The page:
The “Google of Sound” Deepgram Raises $1.8 Million In New Funding

Deepgram Site

Deepgram isn’t just another app with “-gram” attached.

TechCrunch is now reporting that this small tech start-up has raised $1.8 million in new financing led mainly by American seed accelerators Y Combinator and New York-based Metamorphic Ventures.

Billed as the “Google for audio,” Deepgram launched out of Y Combinator’s Winter 2016 course. This app uses AI to recognize speech, search for moments, and categorize audio and video. This web app uses deep learning to index audio and make it searchable for businesses. It provides companies with a simple-to-use AI. The Y Combinator blog illustrates one way companies might use this app:

For example, a company can use DeepGram to analyze their phone support audio dataset and search for moments where their competitors’ names are mentioned

The company was founded by University of Michigan students Noah Shutty and his lab supervisor Scott Stephenson. Stephenson is the current CEO for Deepgram, with Shutty taking the CTO role. In their Contacts page, the company writes that Shutty has a background in dark matter particle physics and math. Stephenson’s backgrounds lies in the same field, with a focus on big data. Along for the ride are Adam Sypniewski, an artificial intelligence scientist, and Brian Gamido, the Head of Business Development.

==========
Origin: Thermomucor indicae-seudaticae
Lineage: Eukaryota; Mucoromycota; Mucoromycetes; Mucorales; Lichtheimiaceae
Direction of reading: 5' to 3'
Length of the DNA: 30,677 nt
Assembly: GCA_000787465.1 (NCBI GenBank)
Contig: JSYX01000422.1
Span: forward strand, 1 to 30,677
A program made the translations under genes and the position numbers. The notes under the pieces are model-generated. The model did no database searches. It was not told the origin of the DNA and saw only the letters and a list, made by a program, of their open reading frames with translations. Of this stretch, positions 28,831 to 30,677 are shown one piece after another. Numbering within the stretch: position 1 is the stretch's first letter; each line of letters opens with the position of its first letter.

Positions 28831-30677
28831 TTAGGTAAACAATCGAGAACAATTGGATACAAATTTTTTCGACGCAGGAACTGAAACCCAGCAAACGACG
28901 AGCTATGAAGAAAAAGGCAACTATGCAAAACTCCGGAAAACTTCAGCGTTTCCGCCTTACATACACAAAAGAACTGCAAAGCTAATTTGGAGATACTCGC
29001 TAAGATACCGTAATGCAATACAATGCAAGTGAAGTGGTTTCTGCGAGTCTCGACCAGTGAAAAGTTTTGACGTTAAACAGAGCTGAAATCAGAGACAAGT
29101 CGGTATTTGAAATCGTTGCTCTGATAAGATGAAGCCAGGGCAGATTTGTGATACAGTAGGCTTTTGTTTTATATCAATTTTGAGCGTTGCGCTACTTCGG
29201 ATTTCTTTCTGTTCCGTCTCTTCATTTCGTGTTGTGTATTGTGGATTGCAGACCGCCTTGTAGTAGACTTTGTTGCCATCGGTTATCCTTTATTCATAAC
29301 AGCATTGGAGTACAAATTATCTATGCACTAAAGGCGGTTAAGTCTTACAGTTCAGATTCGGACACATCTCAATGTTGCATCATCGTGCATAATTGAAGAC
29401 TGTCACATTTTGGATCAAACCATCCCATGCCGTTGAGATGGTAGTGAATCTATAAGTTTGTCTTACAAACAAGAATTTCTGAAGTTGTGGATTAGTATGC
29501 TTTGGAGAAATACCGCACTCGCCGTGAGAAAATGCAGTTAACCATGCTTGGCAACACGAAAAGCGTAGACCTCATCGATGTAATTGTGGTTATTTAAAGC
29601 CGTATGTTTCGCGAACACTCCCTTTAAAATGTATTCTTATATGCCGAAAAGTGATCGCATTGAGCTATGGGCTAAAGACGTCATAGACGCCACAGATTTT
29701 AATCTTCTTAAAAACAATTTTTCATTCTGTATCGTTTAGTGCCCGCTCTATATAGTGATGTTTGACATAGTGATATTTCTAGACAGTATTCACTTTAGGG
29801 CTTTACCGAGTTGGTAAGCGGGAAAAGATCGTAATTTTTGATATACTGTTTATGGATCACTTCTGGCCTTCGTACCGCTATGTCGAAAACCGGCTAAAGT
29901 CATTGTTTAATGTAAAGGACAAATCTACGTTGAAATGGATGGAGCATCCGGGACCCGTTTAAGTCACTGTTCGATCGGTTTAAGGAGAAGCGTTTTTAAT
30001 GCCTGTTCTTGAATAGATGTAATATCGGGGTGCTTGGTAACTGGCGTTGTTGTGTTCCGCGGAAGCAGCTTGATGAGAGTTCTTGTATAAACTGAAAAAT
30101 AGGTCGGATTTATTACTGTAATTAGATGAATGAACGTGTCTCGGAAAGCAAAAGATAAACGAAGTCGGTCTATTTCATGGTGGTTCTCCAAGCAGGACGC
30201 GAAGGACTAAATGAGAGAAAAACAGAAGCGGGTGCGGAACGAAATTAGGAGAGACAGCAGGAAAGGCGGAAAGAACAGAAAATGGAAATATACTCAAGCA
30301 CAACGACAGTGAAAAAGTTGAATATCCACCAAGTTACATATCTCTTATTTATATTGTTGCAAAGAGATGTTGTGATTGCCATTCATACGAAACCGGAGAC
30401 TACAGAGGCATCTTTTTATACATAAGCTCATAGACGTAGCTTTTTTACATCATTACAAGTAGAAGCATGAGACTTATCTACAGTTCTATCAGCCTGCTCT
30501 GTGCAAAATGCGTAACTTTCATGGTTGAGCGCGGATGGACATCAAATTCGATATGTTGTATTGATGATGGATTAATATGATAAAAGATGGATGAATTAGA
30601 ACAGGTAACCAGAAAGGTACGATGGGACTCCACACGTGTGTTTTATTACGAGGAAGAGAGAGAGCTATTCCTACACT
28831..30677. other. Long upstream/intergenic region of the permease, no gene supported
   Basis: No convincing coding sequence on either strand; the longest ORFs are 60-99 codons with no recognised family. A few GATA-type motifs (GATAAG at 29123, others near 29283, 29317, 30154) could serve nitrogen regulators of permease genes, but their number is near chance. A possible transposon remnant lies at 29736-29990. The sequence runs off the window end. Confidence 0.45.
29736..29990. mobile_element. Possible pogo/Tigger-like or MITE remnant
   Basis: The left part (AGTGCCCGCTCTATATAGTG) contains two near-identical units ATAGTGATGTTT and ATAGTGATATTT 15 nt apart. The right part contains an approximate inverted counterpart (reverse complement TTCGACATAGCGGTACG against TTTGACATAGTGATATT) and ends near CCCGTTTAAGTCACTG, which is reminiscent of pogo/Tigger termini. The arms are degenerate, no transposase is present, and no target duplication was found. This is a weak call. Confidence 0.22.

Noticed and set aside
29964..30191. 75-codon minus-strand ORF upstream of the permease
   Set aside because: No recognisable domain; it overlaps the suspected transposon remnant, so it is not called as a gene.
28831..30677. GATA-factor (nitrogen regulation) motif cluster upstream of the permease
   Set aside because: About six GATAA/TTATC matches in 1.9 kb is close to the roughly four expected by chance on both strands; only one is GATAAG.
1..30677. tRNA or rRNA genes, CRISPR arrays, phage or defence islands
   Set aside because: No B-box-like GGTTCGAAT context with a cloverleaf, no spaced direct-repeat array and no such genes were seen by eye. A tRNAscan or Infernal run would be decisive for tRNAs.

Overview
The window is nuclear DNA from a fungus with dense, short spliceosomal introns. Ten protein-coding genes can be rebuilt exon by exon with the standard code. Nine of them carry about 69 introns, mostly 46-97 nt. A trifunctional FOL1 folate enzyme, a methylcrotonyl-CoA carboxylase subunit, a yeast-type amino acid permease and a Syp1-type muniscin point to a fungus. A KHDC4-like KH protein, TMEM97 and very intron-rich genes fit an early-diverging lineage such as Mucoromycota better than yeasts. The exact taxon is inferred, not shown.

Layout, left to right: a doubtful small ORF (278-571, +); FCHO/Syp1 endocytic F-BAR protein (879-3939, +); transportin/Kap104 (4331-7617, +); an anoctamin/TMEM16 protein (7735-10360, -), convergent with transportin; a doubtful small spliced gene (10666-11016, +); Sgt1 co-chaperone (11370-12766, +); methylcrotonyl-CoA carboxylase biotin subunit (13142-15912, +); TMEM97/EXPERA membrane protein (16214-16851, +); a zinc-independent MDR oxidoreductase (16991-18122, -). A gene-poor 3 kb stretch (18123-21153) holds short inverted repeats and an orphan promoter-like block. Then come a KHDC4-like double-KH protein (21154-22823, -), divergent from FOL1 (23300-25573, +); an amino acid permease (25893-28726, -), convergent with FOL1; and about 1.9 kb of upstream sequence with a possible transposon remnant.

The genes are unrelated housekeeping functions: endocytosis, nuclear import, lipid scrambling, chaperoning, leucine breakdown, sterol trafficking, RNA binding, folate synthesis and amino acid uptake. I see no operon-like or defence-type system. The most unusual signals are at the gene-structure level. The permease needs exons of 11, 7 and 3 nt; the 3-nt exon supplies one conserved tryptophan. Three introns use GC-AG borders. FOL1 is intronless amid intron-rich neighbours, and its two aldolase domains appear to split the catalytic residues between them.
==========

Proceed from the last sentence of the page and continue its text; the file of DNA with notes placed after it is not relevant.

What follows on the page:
There are two samples sites that the company page gives so that people can check out how this app works: Podenvy, which searches for phrases in popular podcasts like TED Talks, and Radiolab, among others, and Hoogley!, which I still can’t figure out exactly what it does, other than showing campy 90s HTML page texts (which I do miss, strangely enough.)

According to TechCrunch, Deepgram now has 1,000 users. How do they bill their users? Simple. They charge by the amount of data that is processed by its clients. Speaking about their business plans, Stephentold told TechCrunch,

“We’re hiring and tackling the enterprise market. Businesses have millions of hours of recorded phone calls.

Speaking about their future plans, Stephenson said,

“In our roadmap is certainly to do more, but what that means is creating an automated audio AI brain.”

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